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Whats it like being a... foundation dentist working in a community setting? Shyam Karia

Blog Author Shyam Karia

Blog Date 29/04/2019

​Shyam Karia is a foundation dentist (FD) working in a community setting in Bedford. He tells us about his day…

 

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My alarm goes off….

At 6.45, 6.55, 7.10…- I can't snooze my alarm anymore and I finally work up the will to heave myself out of bed!

My mornings consist of getting ready and then sorting out a quick grab and go breakfast to be enjoyed during my 1-hour commute to work by car.

As my foundation year has gone on, I've learnt to appreciate this commute. It allows some 'me time' where I can listen to music, meditate, and then just enjoy the surprisingly pleasant drive into work.

 

I'm responsible for…

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Being an FD within a community practice, I mainly see the same type of patients as those you'd find in a GDP setting, but on occasion, I see some cases can be a little more challenging.

These may include patients with special care requirements, complicated medical histories, severe anxiety or phobia and even a few referrals from GDPs.

There are numerous opportunities to attend paediatric and special care GA lists, attend domiciliary care visits, conduct inhalation sedation, work on mobile units and spend time shadowing numerous different specialists.

While I love all of these aspects, it is the wealth of support around me that makes working in community dental services special.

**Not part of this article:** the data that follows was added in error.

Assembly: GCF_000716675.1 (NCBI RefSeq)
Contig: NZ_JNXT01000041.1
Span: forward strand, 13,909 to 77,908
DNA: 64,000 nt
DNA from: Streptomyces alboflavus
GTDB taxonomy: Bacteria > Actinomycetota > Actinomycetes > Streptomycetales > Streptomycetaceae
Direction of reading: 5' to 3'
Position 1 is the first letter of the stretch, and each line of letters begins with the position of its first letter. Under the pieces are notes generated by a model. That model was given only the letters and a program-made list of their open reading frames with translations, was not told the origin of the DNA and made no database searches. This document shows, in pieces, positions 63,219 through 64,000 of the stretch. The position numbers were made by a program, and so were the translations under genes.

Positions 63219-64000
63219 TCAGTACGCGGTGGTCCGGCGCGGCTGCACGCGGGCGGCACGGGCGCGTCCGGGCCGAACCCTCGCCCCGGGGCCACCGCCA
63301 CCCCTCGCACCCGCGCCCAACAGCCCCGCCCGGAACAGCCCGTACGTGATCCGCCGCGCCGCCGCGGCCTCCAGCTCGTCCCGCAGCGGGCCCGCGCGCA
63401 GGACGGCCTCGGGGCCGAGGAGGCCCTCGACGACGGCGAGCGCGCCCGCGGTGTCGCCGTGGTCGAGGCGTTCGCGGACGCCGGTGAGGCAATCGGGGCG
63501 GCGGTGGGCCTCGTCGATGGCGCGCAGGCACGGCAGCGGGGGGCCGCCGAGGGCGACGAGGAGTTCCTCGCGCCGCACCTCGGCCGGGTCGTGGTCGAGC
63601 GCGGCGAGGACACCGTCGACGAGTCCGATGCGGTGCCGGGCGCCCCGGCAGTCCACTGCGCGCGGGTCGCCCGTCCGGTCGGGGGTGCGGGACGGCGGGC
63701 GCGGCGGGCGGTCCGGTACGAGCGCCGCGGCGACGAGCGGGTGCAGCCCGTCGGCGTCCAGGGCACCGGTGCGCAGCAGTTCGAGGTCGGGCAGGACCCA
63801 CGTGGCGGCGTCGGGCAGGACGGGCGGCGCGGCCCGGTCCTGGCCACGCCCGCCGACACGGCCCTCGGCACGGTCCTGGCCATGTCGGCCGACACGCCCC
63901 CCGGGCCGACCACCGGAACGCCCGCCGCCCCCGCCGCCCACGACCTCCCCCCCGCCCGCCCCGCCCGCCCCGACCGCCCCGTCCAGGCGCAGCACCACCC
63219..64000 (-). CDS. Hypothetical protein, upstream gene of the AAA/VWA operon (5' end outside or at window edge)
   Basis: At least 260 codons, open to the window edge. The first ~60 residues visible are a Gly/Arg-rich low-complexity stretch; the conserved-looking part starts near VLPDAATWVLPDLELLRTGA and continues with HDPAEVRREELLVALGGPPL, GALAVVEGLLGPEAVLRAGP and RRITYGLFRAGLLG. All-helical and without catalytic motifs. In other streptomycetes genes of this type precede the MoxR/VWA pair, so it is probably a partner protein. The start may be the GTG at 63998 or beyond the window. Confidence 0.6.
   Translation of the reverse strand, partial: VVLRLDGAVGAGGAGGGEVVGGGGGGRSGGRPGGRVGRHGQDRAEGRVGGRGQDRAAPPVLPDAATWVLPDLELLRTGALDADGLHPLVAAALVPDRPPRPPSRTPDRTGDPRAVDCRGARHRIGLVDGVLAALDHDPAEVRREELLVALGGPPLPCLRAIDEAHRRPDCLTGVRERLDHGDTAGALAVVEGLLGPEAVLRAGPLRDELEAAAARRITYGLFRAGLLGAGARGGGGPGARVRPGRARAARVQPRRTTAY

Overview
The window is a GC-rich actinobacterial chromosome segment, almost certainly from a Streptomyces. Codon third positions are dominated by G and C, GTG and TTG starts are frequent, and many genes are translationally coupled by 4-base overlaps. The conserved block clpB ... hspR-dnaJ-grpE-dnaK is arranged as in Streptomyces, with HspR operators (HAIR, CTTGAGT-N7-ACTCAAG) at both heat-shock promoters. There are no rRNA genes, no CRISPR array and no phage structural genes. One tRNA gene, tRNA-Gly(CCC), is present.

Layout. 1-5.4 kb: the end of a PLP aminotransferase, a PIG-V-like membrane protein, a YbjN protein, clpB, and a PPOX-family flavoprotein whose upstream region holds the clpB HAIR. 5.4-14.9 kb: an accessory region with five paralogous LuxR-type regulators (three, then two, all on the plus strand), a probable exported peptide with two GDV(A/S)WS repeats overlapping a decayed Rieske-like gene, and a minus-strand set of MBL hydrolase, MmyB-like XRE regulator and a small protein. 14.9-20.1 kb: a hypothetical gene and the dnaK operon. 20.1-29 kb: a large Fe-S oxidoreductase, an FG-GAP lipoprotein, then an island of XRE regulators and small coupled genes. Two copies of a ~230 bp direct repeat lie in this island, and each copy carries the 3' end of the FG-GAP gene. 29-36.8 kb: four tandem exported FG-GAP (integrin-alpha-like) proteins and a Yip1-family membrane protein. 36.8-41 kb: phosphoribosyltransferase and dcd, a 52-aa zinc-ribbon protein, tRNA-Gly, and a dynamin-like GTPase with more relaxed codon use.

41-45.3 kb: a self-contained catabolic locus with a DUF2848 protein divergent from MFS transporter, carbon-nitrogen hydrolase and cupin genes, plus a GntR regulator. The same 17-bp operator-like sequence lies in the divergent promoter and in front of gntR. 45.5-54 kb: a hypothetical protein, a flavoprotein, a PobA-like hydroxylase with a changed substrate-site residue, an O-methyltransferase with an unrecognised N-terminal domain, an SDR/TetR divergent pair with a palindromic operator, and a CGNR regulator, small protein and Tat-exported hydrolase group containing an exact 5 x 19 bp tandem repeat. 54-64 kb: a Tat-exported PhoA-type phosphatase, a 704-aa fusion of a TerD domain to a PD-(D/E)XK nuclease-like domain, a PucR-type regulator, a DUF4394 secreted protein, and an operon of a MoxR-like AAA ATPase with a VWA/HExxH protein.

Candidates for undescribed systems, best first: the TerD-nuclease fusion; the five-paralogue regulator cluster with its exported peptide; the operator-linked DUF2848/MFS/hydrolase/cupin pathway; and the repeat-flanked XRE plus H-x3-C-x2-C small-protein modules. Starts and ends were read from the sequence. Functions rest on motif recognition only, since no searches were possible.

Doing Special care dentistry can be daunting for many (never mind for an FD!) but there is no better time to gain experience treating challenging patients than in your dental foundation training, when everyone is at your side to support you.

 

I got the job…

shyam-karia-graduation-650px.jpgWhen applying for DFT, like most dental students, I had a preconceived notion of what community dentistry was like. It's unfair but I think that this is the reality.

Community dentistry is misunderstood. Clinics are thought to be drab and old fashioned and people always seem to assume that paediatrics form the main patient demographic.

Moreover, we weren't allowed to visit the practice, and so I chose my job based on who my educational supervisor would be.

I had no idea what to expect and there was a little part of me questioning whether a placement in community could match that of general practice.

Fifth year ended, summer flew by and it was in the first week of September when I started my new job, that I discovered just how little I really knew about what community dentistry is like.

I recommend that all fifth-year dental students have an open mind when applying for DFT and consider working in a community setting. You may be pleasantly surprised. 

 

The best part of my job…

Two parts here…number 1: urgent care appointments. Very little trumps seeing a 10/10 pain whittle down to 0 in about 15 minutes. Number 2: the genuine 'thank you' that some patients give you at the end of their appointment.

 

The worst part of my job…

Treating patients with wild and extreme expectations of what I can accomplish!

As a newly-qualified dentist the ability to confidently say 'no' to patients is still something that doesn't come naturally as I'd wish. Fingers crossed, with experience this should get easier.  


After work…

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As much as I enjoy dentistry, I wouldn't want it to become my life. I enjoy playing in the local squash leagues, learning Kung Fu and bits of Jiu Jitsu, skiing (the next goal is snowboarding!) hiking and anything else outdoors. 


I recently spent two weeks running a voluntary dental clinic in the rainforests of Honduras with another FD.

We were part of a small team (7 teams in total) stationed in a remote part of the country.

Picture this: middle of the rainforest, no notes, no complaints, no GDC and only extractions. You quickly learn to find pleasure in simple things.

 

My Plan B

Hands down, has to be a chef in my own little restaurant. 

Shyam Karia, foundation dentist

 

 

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